The ring was empty, boxing’s biggest attraction was taking a nap and fans who paid more than $1,000 a ticket to see Canelo Alvarez and Sergey Kovalev face off for the light heavyweight title were instead watching a UFC fight from New York on the big screens at the MGM Grand Garden arena.
There was plenty of time for those watching at home on DAZN to take a nap themselves. The fight wouldn’t start until 1:15 a.m. on the East Coast because the streaming service didn’t want to go head-to-head with a UFC event — even with a fighter so popular that DAZN signed him to a $365 million contract that seemed to defy the logic of boxing economics.
What that means to the future of boxing can be debated, as can DAZN’s role in that future. The sport has taken its lumps over the years, though DAZN is spending hundreds of millions of dollars in a gamble to televise some of its biggest fights.
But there’s no debating that the bow-down to UFC was not only an affront to paying fans, but an embarrassment to the sport itself.
“I absolutely see it as a slap in the face to boxing and it was self-inflicted in a way,” said Stephen Espinoza, who heads boxing at the Showtime network. “No one forced this decision on the promoters or the broadcaster in this case. They just made an incredibly bad decision to delay the fight.”
If the decision was bad, the optics were even worse. Here was the television platform with designs to take over boxing delaying one of its biggest fights of the year simply because it was afraid of competing with UFC.
That meant the unsuspecting fans at the MGM Grand sitting and watching an empty ring much of the night. It meant boxing fans at home having to stay up watching mostly filler material until the fight finally ended after 2 a.m.
It should have meant an apology from DAZN for both. But inconveniencing fans is the norm in sports these days, and boxing is no exception.
Joseph Markowski, DAZN executive vice president for North America, argued that the company made the right decision for the future of boxing — at least as it pertains to his company.
“Ultimately, we saw a surge in both subscription signups and audience from the end of the UFC fight to the beginning of our fight,” Markowski said. “The bottom line was that more people watched Canelo because of that. And that was a good result for us.”
That may be true, though without seeing any numbers it’s hard to say for sure. Imagine, though, if the NBA had decided to delay the start of the Lakers-Clippers game on opening night because it went against Game 1 of the World Series.
Again, it didn’t have to happen. And it cheapens the product when boxing is seen as subservient to UFC when, in fact, both sports have audiences of their own that don’t overlap nearly as much as it might seem at first glance.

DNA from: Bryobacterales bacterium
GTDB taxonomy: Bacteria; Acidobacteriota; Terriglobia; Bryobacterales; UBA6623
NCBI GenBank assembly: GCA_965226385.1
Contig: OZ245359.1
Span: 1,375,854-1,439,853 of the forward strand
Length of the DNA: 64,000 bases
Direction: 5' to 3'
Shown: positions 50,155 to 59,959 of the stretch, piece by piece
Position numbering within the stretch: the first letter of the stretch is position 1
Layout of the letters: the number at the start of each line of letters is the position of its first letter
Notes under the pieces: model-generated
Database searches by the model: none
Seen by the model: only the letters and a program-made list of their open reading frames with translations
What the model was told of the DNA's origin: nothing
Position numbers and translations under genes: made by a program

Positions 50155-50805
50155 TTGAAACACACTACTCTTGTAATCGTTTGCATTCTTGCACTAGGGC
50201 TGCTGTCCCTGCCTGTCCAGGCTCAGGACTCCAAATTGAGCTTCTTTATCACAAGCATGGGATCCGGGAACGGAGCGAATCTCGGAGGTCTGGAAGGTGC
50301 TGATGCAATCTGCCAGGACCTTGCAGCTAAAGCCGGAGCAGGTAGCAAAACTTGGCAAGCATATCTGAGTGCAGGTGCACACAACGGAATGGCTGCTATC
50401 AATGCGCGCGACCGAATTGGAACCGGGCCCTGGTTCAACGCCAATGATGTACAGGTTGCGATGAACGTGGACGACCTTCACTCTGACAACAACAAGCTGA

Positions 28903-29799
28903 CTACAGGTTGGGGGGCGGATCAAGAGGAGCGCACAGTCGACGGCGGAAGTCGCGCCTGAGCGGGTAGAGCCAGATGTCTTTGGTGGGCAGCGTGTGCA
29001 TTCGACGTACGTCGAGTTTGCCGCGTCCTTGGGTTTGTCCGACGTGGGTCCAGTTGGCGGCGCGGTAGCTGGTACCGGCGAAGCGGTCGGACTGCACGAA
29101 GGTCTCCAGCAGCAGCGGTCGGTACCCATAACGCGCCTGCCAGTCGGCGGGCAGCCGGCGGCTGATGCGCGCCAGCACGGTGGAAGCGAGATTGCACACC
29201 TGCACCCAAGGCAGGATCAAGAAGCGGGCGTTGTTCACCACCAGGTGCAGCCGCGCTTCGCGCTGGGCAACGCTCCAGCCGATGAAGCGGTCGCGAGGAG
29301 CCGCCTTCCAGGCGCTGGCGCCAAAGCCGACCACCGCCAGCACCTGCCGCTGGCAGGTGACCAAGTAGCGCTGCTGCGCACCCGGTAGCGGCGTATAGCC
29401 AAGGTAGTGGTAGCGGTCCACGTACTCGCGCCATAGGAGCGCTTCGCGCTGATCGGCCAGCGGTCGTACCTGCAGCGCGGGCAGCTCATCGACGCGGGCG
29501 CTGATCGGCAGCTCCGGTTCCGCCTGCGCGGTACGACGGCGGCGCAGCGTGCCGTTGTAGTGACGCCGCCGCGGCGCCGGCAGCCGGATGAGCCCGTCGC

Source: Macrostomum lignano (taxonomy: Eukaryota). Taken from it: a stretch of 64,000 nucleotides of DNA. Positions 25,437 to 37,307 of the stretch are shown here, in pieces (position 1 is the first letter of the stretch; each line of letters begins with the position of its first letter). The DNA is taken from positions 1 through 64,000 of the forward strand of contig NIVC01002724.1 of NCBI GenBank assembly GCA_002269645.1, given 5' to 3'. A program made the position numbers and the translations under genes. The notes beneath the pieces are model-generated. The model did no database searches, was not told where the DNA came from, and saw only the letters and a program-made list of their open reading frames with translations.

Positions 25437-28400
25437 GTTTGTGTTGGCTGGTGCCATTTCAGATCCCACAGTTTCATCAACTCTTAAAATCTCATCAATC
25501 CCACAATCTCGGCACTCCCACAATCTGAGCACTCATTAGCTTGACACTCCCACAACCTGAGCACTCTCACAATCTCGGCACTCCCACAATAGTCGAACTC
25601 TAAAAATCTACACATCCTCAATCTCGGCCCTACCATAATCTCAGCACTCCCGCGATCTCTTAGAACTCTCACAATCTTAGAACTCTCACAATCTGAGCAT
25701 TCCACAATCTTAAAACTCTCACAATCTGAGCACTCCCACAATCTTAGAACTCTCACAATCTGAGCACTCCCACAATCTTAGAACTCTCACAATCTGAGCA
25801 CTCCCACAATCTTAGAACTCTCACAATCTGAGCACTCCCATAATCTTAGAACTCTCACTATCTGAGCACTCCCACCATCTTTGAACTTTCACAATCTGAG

“We’re seeing the visibility and stature of some of sports’ biggest events depressed,” said Espinoza, whose network is a rival of DAZN and has lost some big fights to the service. “And that’s bad for all of us.”
Markowski declined to say how many new subscriptions were sold or how many fans are subscribers to the service, which offers an attractive alternative for fans turned off by the high price of boxing pay-per-views. Since its inception a few years ago, DAZN has refused to give out numbers on how many fans spend either $20 a month or $100 a year for the fights.
But it’s no secret the company needs viewer revenue after handing out big contracts to fighters like Alvarez, Anthony Joshua and Gennadiy Golovkin.
Still, it’s hard to imagine people at home pulling out credit cards at 1 a.m. to sign up. That’s especially true if they were UFC fans who had just spent $80 on a largely unsatisfactory card topped by a fight that featured a made-up belt held aloft by The Rock like it was a WWE event instead.
The puzzling decision to delay the fight came after a week that DAZN was touting its place in boxing and its lineup of fights over the next few months.
It’s an impressive schedule that includes the heavyweight title rematch between Joshua and Andy Ruiz Jr., though fight fans again will have to check their clocks. The fight will be held in Saudi Arabia on Dec. 7 and with the time difference, fans in the U.S. will have to watch in the afternoon — not a prime time for drawing viewers — and the fight will go off against college football conference championships.
It doesn’t make sense for a service looking for subscribers. And once again it cheapens what should have been a huge fight.
In the end it’s DAZN’s money and the company can do what it wants.
But that doesn’t make it right for the paying fans who are getting played along the way.
Tim Dahlberg is a national sports columnist for The Associated Press. Write to him at email@example.com or http://twitter.com/timdahlberg